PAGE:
Sweet Play of the Week: The Atlanta Falcons leading 10-7, the New Orleans Saints had possession on the Falcons' 44. The Saints lined up with Drew Brees under center, a tight end in-line and an I-backfield -- once among the most common formations in football, now practically risqué. A man-in-motion came back toward the formation. Brees play-faked a power run; both backs pass-blocked; two receivers on the right ran decoy routes to attract the safeties; from his in-line position, star tight end Jimmy Graham ran what seemed a quick out. Then Brees pump-faked and Graham headed up the field, leaving a confused corner in his dust, touchdown.
Sour Play of the Week: Hosting City of Tampa, the Detroit Lions surrendered five turnovers and a blocked kick: few teams could overcome that. Late in the first half, Detroit seemed to be driving for a score. Nickel safety Leonard Johnson lined up where the Sam linebacker normally would be. Matt Stafford seemed unaware Johnson was present when he threw a short out. Leaving his man, Johnson "jumped the route" for a pick-six. Moderately sour.
Yet trailing by only three despite the turnovers, Detroit reached third-and-12 on the City of Tampa 28 with a minute remaining. The Buccaneers blitzed. Stafford sprinted backward 10 yards, then launched a perfect lob to Calvin Johnson, who had beaten his man at the Tampa 3. Megatron, holder of receiving records uncountable, let the ball carom out of his hands for an interception. Game over. That's a Sour Warhead.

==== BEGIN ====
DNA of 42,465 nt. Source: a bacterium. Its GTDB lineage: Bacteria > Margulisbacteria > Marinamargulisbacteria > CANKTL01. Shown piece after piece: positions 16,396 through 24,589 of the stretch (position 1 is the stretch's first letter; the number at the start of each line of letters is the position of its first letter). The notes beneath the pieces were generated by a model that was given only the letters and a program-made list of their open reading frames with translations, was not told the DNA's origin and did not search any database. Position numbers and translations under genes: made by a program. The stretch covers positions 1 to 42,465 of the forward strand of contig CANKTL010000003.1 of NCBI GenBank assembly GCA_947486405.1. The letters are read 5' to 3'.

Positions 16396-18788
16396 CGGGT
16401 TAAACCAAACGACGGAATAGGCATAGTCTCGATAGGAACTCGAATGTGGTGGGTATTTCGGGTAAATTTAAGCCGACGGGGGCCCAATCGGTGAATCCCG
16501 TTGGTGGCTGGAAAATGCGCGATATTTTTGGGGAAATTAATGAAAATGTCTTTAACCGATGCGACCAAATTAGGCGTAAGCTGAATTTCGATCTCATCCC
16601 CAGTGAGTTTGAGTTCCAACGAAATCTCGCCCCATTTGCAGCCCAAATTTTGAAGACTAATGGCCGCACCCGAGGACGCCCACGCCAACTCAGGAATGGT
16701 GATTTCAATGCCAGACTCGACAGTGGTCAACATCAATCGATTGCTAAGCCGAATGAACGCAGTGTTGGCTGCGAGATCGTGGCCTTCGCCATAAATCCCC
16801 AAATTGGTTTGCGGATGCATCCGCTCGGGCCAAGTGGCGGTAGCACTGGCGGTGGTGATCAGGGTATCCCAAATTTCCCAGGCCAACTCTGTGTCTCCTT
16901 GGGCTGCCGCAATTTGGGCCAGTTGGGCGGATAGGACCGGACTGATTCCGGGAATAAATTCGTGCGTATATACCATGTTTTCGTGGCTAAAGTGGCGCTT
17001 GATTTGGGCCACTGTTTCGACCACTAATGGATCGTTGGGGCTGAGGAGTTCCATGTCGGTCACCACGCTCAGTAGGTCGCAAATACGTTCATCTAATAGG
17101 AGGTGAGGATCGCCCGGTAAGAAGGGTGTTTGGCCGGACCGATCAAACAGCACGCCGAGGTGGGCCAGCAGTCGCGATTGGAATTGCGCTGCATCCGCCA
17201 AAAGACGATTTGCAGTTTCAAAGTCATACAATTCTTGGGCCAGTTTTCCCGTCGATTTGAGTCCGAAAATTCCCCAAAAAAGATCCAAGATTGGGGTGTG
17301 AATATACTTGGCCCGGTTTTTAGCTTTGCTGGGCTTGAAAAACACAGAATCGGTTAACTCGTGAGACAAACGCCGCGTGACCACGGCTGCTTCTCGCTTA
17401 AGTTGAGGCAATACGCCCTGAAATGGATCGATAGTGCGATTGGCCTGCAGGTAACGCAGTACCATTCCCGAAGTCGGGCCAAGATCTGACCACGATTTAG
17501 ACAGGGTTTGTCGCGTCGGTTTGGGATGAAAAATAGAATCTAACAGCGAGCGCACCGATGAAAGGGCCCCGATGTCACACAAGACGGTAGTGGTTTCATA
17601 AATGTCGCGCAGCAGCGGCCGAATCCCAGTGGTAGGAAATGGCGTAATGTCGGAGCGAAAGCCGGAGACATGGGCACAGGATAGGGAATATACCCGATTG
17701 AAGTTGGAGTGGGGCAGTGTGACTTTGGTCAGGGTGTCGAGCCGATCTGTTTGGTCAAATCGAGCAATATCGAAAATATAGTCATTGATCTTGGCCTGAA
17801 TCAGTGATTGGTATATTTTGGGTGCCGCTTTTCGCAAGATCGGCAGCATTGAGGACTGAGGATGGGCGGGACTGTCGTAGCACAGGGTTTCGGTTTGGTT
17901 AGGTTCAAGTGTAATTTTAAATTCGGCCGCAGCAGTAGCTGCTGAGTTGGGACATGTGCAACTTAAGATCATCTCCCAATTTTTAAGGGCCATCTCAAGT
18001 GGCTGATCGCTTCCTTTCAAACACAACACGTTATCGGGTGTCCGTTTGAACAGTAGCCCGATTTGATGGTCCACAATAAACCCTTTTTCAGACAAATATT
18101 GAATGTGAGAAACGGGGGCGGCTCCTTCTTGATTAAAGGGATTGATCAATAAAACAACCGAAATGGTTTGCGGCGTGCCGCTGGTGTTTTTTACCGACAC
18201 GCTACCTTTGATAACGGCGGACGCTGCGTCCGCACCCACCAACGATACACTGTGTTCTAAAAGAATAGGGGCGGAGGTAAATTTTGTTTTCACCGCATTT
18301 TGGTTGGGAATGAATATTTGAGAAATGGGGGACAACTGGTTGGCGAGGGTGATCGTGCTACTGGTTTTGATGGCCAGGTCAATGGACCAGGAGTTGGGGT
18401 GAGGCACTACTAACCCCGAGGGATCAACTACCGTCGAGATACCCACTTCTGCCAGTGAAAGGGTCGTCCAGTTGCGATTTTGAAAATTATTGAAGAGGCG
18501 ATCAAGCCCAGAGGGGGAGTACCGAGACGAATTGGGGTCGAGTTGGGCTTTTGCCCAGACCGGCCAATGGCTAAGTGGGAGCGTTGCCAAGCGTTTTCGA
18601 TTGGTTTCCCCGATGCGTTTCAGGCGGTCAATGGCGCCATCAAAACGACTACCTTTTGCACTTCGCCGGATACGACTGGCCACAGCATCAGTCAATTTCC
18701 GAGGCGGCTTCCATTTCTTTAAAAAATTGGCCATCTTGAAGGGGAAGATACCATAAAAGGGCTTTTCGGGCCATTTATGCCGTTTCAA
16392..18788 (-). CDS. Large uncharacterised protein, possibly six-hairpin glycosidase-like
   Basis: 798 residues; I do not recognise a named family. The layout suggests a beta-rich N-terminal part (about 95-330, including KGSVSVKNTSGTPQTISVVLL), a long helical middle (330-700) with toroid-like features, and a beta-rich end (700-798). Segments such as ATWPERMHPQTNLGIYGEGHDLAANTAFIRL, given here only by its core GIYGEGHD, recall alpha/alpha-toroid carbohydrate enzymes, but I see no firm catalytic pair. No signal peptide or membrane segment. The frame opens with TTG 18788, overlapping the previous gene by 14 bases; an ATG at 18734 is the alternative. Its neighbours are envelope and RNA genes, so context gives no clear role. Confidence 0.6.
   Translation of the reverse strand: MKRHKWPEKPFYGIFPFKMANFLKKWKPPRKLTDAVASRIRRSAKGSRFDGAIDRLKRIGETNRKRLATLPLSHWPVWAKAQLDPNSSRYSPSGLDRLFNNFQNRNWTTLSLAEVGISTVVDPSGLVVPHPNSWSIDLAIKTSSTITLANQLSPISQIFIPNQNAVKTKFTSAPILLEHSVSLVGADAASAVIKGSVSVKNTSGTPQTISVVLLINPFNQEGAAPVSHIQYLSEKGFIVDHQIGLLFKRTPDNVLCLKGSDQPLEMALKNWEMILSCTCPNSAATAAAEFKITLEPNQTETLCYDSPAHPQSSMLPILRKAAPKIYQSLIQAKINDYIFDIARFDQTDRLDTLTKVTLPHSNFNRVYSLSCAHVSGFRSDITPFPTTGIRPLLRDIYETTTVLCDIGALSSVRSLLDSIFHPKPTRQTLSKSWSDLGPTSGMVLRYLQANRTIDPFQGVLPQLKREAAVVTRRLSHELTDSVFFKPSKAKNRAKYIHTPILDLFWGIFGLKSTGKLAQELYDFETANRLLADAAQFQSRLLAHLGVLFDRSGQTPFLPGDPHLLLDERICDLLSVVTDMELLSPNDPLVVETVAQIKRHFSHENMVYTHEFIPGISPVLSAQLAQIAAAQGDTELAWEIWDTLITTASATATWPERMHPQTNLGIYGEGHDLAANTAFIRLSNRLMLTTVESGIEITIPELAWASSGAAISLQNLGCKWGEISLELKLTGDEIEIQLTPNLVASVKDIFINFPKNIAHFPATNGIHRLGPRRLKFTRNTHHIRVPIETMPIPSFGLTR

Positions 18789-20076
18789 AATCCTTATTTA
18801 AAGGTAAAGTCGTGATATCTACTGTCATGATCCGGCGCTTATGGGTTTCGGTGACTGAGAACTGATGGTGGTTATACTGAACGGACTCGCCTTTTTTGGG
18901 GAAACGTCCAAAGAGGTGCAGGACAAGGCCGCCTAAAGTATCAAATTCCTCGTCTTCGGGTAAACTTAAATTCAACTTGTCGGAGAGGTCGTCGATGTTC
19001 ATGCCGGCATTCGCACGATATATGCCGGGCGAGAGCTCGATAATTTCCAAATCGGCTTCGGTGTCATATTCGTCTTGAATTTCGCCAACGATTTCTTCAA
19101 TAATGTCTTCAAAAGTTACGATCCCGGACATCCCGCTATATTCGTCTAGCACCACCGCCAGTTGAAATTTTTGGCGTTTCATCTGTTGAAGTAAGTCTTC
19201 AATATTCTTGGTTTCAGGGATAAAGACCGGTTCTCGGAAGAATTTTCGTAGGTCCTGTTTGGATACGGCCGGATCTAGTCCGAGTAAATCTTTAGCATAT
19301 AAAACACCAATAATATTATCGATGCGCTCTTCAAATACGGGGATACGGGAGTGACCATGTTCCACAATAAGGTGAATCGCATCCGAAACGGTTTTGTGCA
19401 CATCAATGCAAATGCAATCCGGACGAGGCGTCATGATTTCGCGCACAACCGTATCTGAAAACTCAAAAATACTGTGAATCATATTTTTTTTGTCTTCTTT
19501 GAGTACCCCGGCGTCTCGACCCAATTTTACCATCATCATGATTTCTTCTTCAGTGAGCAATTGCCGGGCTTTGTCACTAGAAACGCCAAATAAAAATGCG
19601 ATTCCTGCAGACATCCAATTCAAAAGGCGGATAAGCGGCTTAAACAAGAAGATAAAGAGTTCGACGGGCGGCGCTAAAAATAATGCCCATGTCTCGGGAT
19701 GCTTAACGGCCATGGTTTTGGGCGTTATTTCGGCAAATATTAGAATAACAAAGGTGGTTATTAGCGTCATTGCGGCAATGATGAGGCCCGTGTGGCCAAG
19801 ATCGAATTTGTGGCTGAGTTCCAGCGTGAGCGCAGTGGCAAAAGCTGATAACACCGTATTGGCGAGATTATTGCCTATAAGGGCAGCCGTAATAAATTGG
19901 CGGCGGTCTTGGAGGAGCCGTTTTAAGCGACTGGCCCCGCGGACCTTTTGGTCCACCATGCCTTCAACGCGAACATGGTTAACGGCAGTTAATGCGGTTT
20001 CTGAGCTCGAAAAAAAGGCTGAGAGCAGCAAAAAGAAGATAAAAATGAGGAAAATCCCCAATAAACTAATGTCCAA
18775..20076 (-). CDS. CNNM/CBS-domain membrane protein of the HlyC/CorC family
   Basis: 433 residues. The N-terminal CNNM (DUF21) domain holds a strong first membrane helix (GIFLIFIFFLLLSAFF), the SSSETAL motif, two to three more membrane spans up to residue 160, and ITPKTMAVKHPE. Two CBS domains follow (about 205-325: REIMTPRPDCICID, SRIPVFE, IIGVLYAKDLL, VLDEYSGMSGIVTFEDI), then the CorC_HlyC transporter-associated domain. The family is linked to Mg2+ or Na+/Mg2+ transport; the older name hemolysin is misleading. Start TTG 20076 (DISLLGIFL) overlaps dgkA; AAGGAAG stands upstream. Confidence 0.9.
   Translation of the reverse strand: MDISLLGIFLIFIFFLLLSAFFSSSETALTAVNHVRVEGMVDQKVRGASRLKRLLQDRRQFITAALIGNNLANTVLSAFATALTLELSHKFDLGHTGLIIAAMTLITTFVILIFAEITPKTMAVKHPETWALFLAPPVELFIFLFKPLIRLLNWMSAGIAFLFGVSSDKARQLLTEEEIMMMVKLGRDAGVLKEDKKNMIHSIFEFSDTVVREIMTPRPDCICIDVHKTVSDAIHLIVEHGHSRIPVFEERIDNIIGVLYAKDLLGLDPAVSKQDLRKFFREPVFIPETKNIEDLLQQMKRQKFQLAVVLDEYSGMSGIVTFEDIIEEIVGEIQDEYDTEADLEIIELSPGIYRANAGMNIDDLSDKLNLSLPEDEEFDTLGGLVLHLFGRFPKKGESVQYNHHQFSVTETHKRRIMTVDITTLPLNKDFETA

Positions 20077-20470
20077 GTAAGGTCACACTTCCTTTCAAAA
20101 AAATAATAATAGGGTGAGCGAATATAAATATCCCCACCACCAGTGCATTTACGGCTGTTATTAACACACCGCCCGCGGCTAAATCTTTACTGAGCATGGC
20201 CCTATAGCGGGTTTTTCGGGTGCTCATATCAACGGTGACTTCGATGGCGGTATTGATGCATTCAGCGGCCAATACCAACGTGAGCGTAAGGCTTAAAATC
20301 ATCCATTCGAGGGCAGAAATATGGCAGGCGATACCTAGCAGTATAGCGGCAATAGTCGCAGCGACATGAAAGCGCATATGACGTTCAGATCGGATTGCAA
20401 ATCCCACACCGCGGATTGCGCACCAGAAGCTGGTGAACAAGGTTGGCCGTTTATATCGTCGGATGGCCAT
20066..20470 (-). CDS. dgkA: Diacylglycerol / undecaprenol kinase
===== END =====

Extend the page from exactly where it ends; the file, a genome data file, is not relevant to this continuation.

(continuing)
Sweet 'N' Sour Play: Kansas City leading 38-34, the San Diego Chargers, out of timeouts, faced second-and-long on the Chiefs' 26 with 31 seconds remaining. TMQ loves the tactic of, in a high-pressure situation, giving the ball to a guy who never gets the ball. Bolts receiver Seyi Ajirotutu, with two catches on the season, lined up wide left. He ran a go, and caught the touchdown pass that proved the winning points. Sweet. Sour was that Kansas City corner Sean Smith let Ajirotutu roar past him, though Smith knew the visitors had only seconds to reach the end zone. When the game is on the line, keep everything in front of you!
The Final Frontier May Not Be Peaceful: Many readers, including Jennifer Carpenter of Palo Alto, Calif., noted this research finding of an extremely strong gamma-ray burst relatively "close" to Earth in time and space. Previously observed strong gamma bursts have come from the far past, and thus from early in the evolution of the universe. This burst is "only" 3.6 billion years old, meaning the event occurred long after the firmament reached its present form. Theories about strong gamma bursts involve the early conditions that followed the Big Bang. Because this burst happened so much later, it's back to the drawing board for explanations of what strong gamma bursts are. The burst released in a few hours significantly more energy than the sun will release in its entire lifetime.